A new ‘HMRC’ scam has emerged which threatens customers with fines for late payments.
The scam in question has recently affected one of our own customers, who was duped into making a false payment.
What is the scam?
The customer received a call from ‘HMRC’ approximately a week after making a normal payment to inform them that their payment was late, and the customer would receive a fine as a result. When the customer checked and confirmed that the payment had been made, the ‘HMRC’ agent alleged that the payment had been made to the wrong account.
‘HMRC’ informed the customer that this would be refunded into their account but that, in the interim, the customer would need to make the payment again to the ‘correct’ account in order to avoid being fined. The ‘HMRC’ agent then proceeded to provide beneficiary information to the customer, including a new bank account number and sort code. The customer only became aware that the activity was fraudulent when their bank flagged the suspicious transaction to them shortly after the second payment was made.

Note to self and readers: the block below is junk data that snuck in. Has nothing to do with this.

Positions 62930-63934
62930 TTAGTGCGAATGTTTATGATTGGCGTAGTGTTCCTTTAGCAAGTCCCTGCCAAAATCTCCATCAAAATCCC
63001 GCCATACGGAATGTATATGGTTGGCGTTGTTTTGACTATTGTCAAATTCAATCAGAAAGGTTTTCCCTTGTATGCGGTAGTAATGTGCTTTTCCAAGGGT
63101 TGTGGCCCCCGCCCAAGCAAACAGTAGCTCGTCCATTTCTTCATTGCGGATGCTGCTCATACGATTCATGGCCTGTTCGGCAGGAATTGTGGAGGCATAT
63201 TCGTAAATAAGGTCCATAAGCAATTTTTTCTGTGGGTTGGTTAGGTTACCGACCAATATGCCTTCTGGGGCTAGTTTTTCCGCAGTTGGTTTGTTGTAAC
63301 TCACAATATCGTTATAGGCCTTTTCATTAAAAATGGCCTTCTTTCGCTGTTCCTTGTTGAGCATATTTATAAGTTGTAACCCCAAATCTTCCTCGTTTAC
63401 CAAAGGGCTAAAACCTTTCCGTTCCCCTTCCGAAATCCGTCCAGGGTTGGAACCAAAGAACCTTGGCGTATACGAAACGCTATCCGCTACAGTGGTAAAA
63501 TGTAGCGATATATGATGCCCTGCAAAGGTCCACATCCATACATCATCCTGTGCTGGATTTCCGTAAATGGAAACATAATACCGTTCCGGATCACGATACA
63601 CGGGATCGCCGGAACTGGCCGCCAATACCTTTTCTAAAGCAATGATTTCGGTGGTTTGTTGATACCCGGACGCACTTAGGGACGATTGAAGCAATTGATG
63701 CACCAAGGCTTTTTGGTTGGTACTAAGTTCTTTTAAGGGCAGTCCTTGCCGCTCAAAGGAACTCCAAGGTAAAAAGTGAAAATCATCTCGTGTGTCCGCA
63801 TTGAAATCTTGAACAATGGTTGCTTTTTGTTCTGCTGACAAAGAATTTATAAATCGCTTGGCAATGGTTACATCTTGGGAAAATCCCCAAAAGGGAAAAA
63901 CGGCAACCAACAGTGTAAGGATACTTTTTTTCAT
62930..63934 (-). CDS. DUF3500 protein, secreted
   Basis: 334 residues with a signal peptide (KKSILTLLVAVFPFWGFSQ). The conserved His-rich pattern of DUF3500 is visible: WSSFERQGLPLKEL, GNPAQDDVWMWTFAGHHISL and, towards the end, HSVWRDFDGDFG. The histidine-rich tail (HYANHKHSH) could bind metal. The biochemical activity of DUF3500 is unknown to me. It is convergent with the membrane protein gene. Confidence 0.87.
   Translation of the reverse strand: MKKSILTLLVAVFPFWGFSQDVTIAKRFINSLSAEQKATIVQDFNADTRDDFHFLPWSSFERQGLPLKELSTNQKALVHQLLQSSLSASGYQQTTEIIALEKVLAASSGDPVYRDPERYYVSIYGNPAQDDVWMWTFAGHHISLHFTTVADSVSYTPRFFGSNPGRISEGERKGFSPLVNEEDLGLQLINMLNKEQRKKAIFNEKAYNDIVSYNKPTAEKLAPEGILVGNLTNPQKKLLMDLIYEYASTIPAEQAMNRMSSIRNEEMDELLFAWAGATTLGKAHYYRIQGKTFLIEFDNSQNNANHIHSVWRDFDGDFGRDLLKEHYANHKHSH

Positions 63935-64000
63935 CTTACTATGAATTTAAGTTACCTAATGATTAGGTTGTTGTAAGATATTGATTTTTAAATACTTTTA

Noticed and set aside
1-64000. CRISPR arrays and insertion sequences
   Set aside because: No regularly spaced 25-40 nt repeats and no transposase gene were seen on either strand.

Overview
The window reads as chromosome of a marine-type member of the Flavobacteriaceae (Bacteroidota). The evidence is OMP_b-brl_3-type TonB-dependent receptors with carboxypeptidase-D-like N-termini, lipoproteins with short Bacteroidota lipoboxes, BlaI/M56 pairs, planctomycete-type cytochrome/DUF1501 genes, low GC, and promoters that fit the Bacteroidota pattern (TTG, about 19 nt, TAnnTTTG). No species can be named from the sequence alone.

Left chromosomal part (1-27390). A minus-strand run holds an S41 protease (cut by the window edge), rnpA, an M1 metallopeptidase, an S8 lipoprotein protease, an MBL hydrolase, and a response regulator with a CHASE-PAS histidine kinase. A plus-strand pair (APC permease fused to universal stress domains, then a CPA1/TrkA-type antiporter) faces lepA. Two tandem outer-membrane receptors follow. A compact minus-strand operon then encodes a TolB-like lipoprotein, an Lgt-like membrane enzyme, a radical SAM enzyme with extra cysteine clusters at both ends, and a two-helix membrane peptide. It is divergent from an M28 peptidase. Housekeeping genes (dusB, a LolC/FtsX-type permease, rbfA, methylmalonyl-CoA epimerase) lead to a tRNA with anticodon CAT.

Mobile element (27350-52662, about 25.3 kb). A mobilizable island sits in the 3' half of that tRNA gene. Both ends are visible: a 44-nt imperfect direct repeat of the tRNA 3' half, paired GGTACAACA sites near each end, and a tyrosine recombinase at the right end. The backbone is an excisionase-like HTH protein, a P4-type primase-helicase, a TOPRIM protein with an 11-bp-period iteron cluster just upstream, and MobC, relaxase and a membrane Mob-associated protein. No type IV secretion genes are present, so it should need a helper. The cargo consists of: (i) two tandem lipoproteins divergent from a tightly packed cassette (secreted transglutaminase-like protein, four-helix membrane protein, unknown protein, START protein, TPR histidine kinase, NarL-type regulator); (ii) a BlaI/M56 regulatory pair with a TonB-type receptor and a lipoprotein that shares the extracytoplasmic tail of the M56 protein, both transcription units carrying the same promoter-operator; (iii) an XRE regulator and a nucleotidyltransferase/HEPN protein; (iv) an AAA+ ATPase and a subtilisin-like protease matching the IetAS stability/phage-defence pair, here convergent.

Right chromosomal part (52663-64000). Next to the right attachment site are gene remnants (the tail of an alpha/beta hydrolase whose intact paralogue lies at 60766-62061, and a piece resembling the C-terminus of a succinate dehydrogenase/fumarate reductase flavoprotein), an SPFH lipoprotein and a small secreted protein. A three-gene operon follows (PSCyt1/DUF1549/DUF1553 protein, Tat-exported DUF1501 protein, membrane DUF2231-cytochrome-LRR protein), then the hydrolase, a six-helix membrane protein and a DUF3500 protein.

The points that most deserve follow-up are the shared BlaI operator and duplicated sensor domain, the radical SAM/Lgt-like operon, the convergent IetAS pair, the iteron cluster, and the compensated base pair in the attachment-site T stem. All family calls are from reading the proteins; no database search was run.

In addition, there were over 20 login attempts made to the customer’s mailbox from IP addresses across the globe, all of which were unsuccessful.
This incident is a typical example of fraudulent activity that on the front appears to be nothing more than a simple system error. On this occasion, the spammer in question has been aware of the target dates that HMRC work to and has used this knowledge to scam an unsuspecting customer.
How can I stop this from happening to me?
The security of our customers is our top priority and we will always do our utmost to ensure your systems are safeguarded. We would like to take this opportunity to remind our customers to be vigilant when dealing with any calls or emails that appear to be suspicious and ensure that you have the necessary security processes in place, including Multifactor Authentication (MFA) and Password RBL enabled. While these may not stop scammers from making a phone call, they will certainly prevent hacking attempts on your mailbox.
If you encounter any suspicious activity, or if you have any other questions or concerns, please get in touch.